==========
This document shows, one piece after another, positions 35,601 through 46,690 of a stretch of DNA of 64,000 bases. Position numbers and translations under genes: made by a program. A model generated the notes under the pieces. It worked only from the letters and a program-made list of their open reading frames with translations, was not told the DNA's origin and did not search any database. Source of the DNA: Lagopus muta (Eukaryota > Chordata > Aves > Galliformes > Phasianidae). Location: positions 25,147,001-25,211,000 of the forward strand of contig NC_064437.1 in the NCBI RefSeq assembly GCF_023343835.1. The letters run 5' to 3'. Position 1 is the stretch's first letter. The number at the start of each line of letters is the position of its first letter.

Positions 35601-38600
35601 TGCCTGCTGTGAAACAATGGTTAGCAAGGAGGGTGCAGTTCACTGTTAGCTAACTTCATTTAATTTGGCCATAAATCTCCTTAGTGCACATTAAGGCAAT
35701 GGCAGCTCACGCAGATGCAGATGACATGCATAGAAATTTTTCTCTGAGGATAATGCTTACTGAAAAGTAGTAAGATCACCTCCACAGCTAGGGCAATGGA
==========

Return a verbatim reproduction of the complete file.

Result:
This document shows, one piece after another, positions 35,601 through 46,690 of a stretch of DNA of 64,000 bases. Position numbers and translations under genes: made by a program. A model generated the notes under the pieces. It worked only from the letters and a program-made list of their open reading frames with translations, was not told the DNA's origin and did not search any database. Source of the DNA: Lagopus muta (Eukaryota > Chordata > Aves > Galliformes > Phasianidae). Location: positions 25,147,001-25,211,000 of the forward strand of contig NC_064437.1 in the NCBI RefSeq assembly GCF_023343835.1. The letters run 5' to 3'. Position 1 is the stretch's first letter. The number at the start of each line of letters is the position of its first letter.

Positions 35601-38600
35601 TGCCTGCTGTGAAACAATGGTTAGCAAGGAGGGTGCAGTTCACTGTTAGCTAACTTCATTTAATTTGGCCATAAATCTCCTTAGTGCACATTAAGGCAAT
35701 GGCAGCTCACGCAGATGCAGATGACATGCATAGAAATTTTTCTCTGAGGATAATGCTTACTGAAAAGTAGTAAGATCACCTCCACAGCTAGGGCAATGGA